Sub-section D: Research Project
Applicants may propose studies that can be conducted within the individual CVC or through inter-institutional collaboration. It is essential, however, that the CVCs identify and concentrate their resources on the most promising scientific opportunities, that studies be completed as planned, and that the methodologies employed are sound and, where appropriate, innovative, such as the use of imaging and radiomics methods as well as machine learning language algorithms and AI approaches.
Research projects may include, but are not limited to:
Applicants should concisely describe their proposed biomarker validation research projects by following the EDRN-established Phase 2, Phase 3 and Phase 4 guidelines and using key elements of PRoBE study design (or a similar design) to avoid bias and make best use of resources. The study design must be supported by adequate sample size and statistical reasoning, and considerations must be described for minimizing bias, chance, overfitting and reproducibility issues. A description of the target population must be included in which the validated biomarkers will be used. It is preferred that the biospecimens included in a validation study are representative of the diversity in the US population.
Applicants must provide preliminary data from EDRN-defined Phase 1, Phase 2 and/or Phase 3 biomarker studies, including biomarker performance criteria, in support of the proposed validation study(s). Applicants must describe the significance, background, rationale, preliminary data, study design, and approaches for the proposed studies. Applicants should focus on validation studies that are likely to yield significant results within 3 years, which will allow the applicants to make a ‘go or no-go’ decision for further study. The success of the project(s) will be measured by the criteria conforming to the FDA’s Biomarker Qualification Program guidelines (http://www.fda.gov/Drugs/DevelopmentApprovalProcess/DrugDevelopmentToolsQualificationProgram/ucm284076.htm).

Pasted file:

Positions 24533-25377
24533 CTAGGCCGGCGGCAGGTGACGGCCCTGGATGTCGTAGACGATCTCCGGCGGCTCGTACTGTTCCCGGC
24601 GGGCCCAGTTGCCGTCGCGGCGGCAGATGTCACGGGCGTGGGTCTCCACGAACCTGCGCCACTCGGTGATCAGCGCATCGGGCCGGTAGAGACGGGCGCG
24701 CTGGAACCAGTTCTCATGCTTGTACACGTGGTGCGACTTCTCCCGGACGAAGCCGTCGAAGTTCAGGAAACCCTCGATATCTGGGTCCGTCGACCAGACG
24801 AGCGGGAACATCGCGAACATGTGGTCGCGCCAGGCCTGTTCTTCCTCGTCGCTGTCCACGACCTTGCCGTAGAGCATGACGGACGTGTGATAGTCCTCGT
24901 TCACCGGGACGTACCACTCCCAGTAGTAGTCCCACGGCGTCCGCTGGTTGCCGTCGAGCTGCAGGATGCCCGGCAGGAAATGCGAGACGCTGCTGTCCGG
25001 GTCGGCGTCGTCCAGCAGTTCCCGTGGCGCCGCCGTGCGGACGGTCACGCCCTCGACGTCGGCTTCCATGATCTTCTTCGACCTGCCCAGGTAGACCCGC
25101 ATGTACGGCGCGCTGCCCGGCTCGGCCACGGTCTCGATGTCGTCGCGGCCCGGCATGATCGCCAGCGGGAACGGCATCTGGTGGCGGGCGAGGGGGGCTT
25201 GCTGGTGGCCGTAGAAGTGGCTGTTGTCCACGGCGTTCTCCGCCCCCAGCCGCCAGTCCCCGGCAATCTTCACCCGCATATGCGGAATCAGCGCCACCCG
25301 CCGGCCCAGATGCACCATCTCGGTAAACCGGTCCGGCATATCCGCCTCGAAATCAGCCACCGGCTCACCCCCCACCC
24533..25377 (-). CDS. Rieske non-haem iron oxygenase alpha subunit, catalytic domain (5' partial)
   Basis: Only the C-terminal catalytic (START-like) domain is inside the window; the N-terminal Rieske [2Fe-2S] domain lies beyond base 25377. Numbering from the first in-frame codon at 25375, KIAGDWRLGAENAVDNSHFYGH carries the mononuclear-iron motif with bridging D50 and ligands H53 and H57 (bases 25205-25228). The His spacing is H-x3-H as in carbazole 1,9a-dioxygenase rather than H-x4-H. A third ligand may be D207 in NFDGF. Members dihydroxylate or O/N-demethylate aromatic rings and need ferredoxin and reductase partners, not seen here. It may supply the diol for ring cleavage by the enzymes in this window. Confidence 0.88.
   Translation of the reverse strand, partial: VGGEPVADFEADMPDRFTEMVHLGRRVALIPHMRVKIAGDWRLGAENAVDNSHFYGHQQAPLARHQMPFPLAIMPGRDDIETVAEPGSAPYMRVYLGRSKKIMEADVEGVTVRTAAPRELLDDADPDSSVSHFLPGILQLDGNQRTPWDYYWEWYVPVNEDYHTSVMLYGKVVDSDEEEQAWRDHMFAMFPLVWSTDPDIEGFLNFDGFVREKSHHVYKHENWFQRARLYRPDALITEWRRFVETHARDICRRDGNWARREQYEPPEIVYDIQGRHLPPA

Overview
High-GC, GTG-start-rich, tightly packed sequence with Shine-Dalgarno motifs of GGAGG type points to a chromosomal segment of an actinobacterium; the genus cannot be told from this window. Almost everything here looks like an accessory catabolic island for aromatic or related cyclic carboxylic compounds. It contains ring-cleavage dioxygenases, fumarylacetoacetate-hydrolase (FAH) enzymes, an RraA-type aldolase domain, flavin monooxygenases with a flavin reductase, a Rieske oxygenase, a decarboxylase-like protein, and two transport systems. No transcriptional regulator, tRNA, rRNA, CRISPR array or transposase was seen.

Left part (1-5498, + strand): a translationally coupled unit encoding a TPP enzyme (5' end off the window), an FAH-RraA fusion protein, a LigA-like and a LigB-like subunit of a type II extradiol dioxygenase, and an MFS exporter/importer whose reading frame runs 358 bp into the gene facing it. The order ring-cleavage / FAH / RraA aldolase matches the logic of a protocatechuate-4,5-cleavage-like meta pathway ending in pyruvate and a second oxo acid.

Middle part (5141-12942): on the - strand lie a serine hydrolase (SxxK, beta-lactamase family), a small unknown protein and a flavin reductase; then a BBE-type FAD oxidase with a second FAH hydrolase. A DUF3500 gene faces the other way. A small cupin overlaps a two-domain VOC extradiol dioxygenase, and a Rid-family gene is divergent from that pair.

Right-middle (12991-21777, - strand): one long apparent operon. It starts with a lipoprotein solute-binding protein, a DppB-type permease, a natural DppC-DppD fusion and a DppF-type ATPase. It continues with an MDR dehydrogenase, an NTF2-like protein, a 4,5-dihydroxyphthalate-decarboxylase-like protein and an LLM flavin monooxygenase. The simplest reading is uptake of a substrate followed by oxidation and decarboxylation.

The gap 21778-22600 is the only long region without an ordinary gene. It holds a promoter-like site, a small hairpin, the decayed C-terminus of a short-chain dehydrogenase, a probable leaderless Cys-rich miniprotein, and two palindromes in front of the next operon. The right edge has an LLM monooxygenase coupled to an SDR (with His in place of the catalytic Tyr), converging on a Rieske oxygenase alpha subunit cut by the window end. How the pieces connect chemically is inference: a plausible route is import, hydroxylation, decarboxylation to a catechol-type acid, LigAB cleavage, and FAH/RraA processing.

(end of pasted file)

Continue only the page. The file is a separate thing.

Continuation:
A clear statement must be provided on how statistical power is defined in multiple tests and what sample size is required to achieve this power. Examples of power definition: (a) the probability to detect at least one of possible true non-zero effects; (b) the probability to detect all non-zero effects; and (c) true discovery rate, etc. Also, in case-control designs, clear descriptions of whether matching is involved and what cofounders are adjusted for and why, are required.
Applicants must note that a multi-center validation study will not commence until the study protocol is reviewed by the EDRN Steering Committee, approved by the NCI, and registered with the EDRN DMCC. All statistical analyses will be conducted by the DMCC in collaboration with the funded investigators. In case of a Phase 2, Phase 3 or Phase 4 multi-center validation trial requiring new specimen collection, the use of EDRN’s LIMS supported by the DMCC is mandatory. The single Institutional Review Board (sIRB) policy must be adhered to, with the designation of the DMCC as the sIRB-site of record. Partners, such as biotechnology or diagnostic companies, who are willing to contribute to the study materially and financially agree to take the successful biomarker test to the FDA for approval, are welcome to participate in these studies.